Self-Employment as an Alternative to Unemployment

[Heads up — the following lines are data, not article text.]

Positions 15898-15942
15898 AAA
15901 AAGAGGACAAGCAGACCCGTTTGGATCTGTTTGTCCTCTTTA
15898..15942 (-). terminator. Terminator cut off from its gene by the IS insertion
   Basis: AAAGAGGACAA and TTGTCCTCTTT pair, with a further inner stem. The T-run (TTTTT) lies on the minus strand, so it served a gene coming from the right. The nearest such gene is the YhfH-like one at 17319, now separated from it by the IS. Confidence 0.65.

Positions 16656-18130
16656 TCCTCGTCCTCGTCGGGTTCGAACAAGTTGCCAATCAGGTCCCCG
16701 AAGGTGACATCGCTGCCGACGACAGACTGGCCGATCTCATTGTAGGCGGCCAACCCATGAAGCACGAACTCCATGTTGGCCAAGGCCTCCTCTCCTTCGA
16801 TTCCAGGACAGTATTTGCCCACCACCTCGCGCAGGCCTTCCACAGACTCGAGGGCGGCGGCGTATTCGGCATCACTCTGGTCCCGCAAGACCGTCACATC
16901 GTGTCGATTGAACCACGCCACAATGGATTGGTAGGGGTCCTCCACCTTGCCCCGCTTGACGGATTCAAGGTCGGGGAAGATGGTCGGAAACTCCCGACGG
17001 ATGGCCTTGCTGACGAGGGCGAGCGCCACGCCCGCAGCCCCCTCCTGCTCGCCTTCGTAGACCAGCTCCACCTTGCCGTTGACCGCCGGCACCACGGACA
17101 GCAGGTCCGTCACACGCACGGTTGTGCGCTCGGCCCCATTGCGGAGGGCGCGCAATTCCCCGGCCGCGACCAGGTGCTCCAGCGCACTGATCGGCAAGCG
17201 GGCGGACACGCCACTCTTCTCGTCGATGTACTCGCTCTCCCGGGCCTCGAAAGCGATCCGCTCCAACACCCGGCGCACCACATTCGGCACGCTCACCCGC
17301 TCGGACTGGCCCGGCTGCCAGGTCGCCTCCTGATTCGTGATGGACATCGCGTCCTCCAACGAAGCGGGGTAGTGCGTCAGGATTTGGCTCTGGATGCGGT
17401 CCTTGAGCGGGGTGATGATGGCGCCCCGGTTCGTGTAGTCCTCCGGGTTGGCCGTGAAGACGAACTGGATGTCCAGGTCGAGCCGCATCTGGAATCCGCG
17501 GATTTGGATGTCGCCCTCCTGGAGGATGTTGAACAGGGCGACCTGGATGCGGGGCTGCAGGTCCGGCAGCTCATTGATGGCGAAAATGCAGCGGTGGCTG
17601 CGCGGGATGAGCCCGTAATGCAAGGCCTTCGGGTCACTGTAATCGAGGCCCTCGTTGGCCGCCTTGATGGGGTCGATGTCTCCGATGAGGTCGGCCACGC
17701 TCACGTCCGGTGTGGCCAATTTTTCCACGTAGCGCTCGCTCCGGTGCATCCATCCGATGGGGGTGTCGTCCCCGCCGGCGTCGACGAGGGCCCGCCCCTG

Data from the NLSY show that more than a quarter of all younger men experience some period of self-employment. Many of them return to wage work. This paper analyzes a simple model of job search and self-employment where self-employment provides an alternative source of income for unemployed workers. Self-employment is distinct from wage sector employment in two important respects. First, self-employment is a low-income, low-variation alternative to wage work. Second, once a worker enters self-employment, he loses eligibility to receive unemployment insurance benefits—at least until he returns to wage sector employment. The model suggests that flows into self-employment are countercyclical and flows out of self-employment are procyclical. Data from the NLSY for males at least 21 years of age are used to investigate how demographic and economic variables influence the decision to become self-employed. Fixed effects and random effects logit results indicate that young men are more likely to be self-employed when their wage work opportunities are more limited. Specifically, higher local unemployment rates lead workers to self-select into self-employment, as does past unemployment experience. The process is different for Whites and Nonwhites with education being irrelevant for White self-employed workers. In contrast, for Nonwhites higher education reduces the probability of entering self-employment.